Thumb wars

Posted Jun 28, 2011 | New Media Project


By Jason Byassee

I’d never had this happen before, but I’m sure more of it is coming.

I was teaching Sunday School. I’d prepared the night before, used material from years of research, spiffed it up, and was giving it my best. I was even exposing more of myself than I generally do when I teach, talking about how the topic—prison ministry—had affected my own family and life.

I was not 5 minutes in before I noticed the man directly in front of me had his phone out and was clicking away with his thumbs.

At first I figured I’d win him over. Be more profound, funny, Jesus-y, entertaining. It didn’t work. Next came resentment: “Who’s he got to email on a Sunday morning?” By the end, I tried to let it go, but I couldn’t help thinking, “What if we were in a different pastoral situation? What if he or someone he loved was in the hospital and I was the pastor called to offer care, and what if then I pulled out my phone and started thumb-clicking? He wouldn’t care for it, would he?”

Checking one’s smartphone during conversations or intimate gatherings seems to me to be more commonplace these days. And it’s not just texting: A friend tells me of a wedding in which a groomsman’s cellphone rang. This is common enough, if not still embarrassing. What happened next though was truly epic: The man answered the phone, the congregation heard the caller ask, “What’s up?”, and he answered so that everyone could hear, “Nuthin’.”

As a preacher and professor, it seems that I’m going to have to get used to competing with the increasingly brazen use of personal devices. States wouldn’t have to pass laws against texting while driving if people didn’t do it and then crash. As one who cares about teaching and small group gatherings, I wonder how we can overaccept this development as theologian and priest Sam Wells suggests, borrowing from the language of improvisational acting (Improvisation: The Drama of Christian Ethics, Brazos Press, 2004).  We cannot simply block the use of devices, insisting no one touch them in our presence. Nor can we simply accept thumb wars during weddings and church. How can we overaccept the devices, instead?  How can we draw them into our life by including them in a larger story where they have a role for good?

A friend gave me a suggestion: A university dean he knows asks his entire staff to come to all two hours of his staff meetings. He tells them to bring their laptops and work on their own stuff when he’s engaging others. He doesn’t want to waste their time, and truly not everyone is needed for the whole meeting. Yet working in the same room, when other conversations are going on, can be helpful.  When we hear with half an ear something we care about, we tune back in, and when it’s time for key people to talk they close their devices. The dean finds his staff feels less resentful of potentially time-wasting meetings, more alert when the agenda turns to their work, and more likely to weigh in on their colleagues’ concerns.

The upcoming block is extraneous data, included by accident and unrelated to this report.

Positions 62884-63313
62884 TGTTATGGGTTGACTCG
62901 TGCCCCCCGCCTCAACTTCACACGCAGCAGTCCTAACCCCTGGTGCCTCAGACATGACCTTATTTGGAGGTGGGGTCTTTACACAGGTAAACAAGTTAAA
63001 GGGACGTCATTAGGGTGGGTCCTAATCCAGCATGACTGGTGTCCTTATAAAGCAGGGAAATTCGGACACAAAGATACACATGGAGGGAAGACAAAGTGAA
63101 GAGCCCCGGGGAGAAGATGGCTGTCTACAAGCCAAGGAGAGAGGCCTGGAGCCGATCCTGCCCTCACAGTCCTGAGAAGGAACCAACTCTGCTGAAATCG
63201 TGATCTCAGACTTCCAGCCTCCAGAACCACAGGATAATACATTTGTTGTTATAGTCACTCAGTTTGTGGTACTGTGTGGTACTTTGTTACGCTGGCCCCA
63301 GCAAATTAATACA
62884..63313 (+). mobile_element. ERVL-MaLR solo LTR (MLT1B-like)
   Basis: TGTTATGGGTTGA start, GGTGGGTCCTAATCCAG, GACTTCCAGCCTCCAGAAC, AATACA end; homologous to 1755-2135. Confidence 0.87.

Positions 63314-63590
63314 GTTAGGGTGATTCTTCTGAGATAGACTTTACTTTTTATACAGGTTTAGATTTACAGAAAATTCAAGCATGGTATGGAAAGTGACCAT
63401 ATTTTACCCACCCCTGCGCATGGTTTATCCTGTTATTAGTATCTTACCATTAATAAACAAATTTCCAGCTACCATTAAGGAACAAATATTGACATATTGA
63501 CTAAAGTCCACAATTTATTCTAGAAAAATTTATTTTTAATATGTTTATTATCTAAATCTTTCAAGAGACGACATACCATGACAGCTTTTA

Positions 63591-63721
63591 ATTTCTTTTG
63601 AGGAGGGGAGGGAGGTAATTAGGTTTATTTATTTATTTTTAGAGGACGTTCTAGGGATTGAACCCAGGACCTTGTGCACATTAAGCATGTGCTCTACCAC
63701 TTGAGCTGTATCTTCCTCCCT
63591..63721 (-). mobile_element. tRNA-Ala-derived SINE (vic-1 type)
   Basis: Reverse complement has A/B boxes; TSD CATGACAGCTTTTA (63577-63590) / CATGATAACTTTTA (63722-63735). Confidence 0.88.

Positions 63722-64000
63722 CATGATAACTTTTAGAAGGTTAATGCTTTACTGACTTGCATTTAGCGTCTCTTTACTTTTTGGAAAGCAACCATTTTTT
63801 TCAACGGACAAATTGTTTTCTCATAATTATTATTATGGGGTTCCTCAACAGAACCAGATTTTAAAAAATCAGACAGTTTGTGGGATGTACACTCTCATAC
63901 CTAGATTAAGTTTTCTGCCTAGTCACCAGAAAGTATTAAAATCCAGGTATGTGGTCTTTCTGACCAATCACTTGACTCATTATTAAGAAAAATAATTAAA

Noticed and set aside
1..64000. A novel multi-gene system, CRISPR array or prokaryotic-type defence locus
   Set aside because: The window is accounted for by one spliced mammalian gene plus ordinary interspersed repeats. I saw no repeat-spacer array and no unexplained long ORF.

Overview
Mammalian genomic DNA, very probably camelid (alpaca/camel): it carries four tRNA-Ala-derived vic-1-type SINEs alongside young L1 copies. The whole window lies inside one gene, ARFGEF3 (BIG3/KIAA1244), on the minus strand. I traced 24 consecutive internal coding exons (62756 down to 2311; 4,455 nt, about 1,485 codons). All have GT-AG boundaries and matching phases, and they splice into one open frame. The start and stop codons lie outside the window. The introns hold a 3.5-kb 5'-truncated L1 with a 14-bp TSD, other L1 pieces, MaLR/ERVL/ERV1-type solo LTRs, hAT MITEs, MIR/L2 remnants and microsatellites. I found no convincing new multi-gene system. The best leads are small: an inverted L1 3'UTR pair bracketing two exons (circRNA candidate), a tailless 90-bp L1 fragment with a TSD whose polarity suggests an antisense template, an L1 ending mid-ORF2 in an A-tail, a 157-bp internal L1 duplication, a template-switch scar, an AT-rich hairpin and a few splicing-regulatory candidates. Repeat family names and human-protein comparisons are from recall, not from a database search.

How would this play in the church? I have no idea. Until we decide Sunday School or a wedding are as important as a staff meeting, I doubt we’ll come up with innovative solutions. But perhaps with a little creativity we can find a way the devices can be used for good and not for ill, even when the first reason folks un-holster them may not be to listen to us better.

Jason Byassee, a research fellow for the New Media Project, is a research fellow in theology and leadership at Leadership Education at Duke Divinity School.

The New Media Project is a research project helping religious leaders become theologically savvy about technology. To request permission to repost this content, please contact


  1. 1 Jim Rice 31 Jan
    The most "brazen" example I've ever witnessed: While in the middle of the sermon, a pastor (who will remain unnamed) pulled out his smartphone and started answering a text ... while he was preaching! I guess that's multitasking for you ...
  2. 2 Antoine 31 Jan
    Indeed, the social behaviors aspect of mobile tech is unsettling, especially within those groups where we hold that giving or having undivided attention is key to learning. I'd say though that the response to this is a sword with twi edges (don't all swords have two edges is the next realization):

    - what about the presenter/teacher is not engaging enough to keep people off their mobile devices? Could it be the lesson, the location, the repetition of the behavior, etc.? If those can be modified, even if once per month, what does that do to reengage that attention span?

    - what about the lessons towards spiritual development and concentrated disciplines need to be better emphasized (Joshua 1:8 kind of lessons)? How do you teach discipline towards hearing, meditating/contemplation, and study? Is the Sunday school/sermon even teaching such behaviors, or assuming that cultural learning ("you learn quietly because we've always learned this way") will override the behaviors of digitally-enabled cultures?

    I don't disagree that its distracting, nor that its a problem for many. I do think that addressing the solution requires that we actually think about the causes of the symptoms, rather than the manifested behaviors.
  3. 3 David Mays 31 Jan
    Maybe, just maybe, he was sending the text to someone who could not attend. Maybe, he was so excited about what you were saying he just had to tell someone. Maybe, we need to learn to offer the Good News, the Kingdom of God is Near, and let them decide what, if anything, they will do about it.
  4. 4 Laura 31 Jan
    Just saying...



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